The prestigious award, which is given to one athletic director from each state each year, for “outstanding leadership and meritorious achievement in interscholastic athletic administration,” according to the wording on the award plaque.
Dolphin, who has been the athletic and activities director at GCHS for the past 15 years, also received a certificate from the NIAAA recognizing him for 15 years of outstanding service.
“It’s really hard to speak of an award. I just do my job to the best of my ability with a focus on what’s best for kids,” Dolphin told The Times-Independent. “Awards mean very little to me and it’s hard to accept because for me, it’s nothing more than doing my job. I will say that it is very humbling to be recognized by the National Association on merit. Only a few receive this special recognition so I am truly honored, but more humbled to be recognized.”
Also honored at the same conference was GCHS senior Adam Jenkinson, who was named the top scholar-athlete for the entire state of Utah (all classifications) by the Utah Interscholastic Athletic Administrators Association (UIAAA). In connection with that honor, Jenkinson also received a “Minute Man” plaque from the Utah National Guard.
According to Dolphin, Jenkinson “wowed” the athletic directors at the conference with his speech about how athletics have impacted his academics and citizenship.
“Several [athletic directors] commented that Adam’s speech was the best ever heard; even speeches given at the national conference don’t reach the caliber of the one Adam gave,” Dolphin said, calling Jenkinson’s remarks “truly an inspiration.”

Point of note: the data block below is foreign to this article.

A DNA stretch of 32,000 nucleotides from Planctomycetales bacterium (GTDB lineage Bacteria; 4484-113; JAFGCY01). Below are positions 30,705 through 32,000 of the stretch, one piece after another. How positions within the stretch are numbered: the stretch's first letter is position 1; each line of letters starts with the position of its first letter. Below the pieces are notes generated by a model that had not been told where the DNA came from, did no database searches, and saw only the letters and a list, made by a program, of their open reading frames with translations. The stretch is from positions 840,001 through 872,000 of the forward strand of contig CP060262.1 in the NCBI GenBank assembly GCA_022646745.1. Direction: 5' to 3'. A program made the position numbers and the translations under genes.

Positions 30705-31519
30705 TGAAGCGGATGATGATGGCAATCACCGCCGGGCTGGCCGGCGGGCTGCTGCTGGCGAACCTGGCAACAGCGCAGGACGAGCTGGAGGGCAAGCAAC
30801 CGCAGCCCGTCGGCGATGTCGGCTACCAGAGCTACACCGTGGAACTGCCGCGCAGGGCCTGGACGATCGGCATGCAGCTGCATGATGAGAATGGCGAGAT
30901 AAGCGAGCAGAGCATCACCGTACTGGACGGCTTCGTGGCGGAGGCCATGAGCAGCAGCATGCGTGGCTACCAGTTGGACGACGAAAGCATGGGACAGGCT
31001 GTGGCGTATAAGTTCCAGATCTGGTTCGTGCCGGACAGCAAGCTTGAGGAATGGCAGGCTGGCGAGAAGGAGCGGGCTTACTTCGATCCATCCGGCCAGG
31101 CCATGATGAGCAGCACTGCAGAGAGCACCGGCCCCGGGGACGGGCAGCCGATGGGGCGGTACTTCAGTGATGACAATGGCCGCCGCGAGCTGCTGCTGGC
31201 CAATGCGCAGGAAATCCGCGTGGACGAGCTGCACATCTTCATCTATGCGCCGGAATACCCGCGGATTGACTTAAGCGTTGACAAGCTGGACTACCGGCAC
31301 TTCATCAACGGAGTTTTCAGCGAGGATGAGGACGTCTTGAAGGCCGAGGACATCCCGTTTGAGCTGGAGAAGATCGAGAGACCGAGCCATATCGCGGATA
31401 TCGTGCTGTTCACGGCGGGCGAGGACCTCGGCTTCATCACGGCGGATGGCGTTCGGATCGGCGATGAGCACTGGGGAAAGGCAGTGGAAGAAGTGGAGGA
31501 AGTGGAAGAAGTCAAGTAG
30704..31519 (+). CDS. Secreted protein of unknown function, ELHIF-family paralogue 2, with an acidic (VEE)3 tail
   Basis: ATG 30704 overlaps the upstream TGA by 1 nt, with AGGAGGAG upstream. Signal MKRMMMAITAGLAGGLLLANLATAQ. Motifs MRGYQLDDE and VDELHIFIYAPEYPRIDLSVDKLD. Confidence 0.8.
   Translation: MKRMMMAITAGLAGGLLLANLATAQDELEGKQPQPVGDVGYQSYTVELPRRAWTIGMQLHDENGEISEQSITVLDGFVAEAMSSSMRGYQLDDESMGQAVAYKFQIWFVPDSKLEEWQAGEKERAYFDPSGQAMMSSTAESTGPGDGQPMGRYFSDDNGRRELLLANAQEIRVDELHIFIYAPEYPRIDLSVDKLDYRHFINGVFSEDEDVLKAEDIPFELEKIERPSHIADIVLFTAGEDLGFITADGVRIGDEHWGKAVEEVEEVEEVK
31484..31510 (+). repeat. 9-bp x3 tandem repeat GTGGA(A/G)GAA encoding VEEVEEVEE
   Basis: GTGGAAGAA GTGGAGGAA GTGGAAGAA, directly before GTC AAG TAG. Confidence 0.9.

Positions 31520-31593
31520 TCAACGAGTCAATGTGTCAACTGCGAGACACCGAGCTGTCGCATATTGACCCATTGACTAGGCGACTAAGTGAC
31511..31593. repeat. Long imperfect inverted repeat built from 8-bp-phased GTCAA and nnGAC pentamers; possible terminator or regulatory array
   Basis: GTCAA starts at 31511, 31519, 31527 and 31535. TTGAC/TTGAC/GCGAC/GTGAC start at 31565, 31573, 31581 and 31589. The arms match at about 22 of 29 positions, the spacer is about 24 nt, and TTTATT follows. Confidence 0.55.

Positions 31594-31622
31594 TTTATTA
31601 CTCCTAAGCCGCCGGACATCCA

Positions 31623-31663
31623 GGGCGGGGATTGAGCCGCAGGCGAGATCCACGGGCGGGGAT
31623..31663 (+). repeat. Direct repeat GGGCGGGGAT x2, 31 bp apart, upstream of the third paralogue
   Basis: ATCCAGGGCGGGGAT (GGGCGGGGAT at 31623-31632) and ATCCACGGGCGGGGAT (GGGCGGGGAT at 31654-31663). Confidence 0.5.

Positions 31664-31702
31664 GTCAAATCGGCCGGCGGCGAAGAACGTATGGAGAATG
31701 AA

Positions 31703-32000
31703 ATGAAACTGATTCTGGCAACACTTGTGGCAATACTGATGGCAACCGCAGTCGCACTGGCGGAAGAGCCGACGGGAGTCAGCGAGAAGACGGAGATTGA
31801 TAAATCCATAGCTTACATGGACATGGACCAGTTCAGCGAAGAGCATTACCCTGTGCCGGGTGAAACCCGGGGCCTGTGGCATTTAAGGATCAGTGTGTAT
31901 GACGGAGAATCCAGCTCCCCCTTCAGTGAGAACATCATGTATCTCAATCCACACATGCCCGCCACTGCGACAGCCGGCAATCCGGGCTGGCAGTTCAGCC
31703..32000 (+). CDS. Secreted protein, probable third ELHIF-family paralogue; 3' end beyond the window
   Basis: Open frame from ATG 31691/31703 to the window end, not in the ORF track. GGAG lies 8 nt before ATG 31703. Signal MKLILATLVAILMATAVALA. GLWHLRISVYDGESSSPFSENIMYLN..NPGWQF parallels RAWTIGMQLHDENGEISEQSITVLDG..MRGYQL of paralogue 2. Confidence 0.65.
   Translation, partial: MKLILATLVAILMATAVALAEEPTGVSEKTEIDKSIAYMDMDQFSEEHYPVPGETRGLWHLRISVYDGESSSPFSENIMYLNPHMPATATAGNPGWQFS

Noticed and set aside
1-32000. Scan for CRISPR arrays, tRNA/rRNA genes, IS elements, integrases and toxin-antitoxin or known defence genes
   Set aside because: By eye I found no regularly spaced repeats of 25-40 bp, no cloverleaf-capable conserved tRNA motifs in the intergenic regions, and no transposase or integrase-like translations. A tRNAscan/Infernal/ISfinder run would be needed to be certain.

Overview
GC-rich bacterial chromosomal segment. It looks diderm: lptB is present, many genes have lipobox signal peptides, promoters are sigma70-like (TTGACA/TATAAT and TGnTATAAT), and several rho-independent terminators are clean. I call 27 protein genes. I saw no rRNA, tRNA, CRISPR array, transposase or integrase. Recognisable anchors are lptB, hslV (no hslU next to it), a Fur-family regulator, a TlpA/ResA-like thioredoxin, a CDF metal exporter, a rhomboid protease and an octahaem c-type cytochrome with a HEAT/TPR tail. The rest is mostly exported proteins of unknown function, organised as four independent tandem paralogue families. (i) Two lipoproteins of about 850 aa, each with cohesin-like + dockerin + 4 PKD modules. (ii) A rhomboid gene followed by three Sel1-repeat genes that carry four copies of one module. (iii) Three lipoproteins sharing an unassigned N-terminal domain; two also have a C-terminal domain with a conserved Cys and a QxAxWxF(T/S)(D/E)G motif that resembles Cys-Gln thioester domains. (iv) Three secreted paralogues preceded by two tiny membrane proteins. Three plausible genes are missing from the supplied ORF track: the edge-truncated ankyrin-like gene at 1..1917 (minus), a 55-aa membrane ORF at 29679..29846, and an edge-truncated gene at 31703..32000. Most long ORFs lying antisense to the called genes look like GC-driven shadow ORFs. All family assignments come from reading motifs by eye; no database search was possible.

“It was truly amazing and humbling for the ADs,” added Dolphin. “I received many compliments from well-established ADs and to even have the NIAAA Executive Director, Bruce Whitehead, comment to me how impressed he was with Adam’s comments really rang true to the work we do for kids.”
He said some UIAAA officials were still talking about Jenkinson’s speech long after the ceremony.
“I had dinner this past weekend with UIAAA Executive Director Marc Hunter and he and his family spoke well of Adam’s speech a week later and away from an athletic mindset,” Dolphin said. “It truly demonstrates the positive impact and cohesiveness that exists with academics and athletics.”
Jenkinson said he was honored to receive the award and to speak to the conference.
“It was an awesome experience for me to be able to talk about my own experiences as a student athlete, and how athletics have helped me achieve success.”
Jenkinson, who is the son of Richard Jenkinson and Cheryl Jenkinson, will attend Yale University in the fall. He currently plays baseball for the Red Devils, where Dolphin is his assistant coach.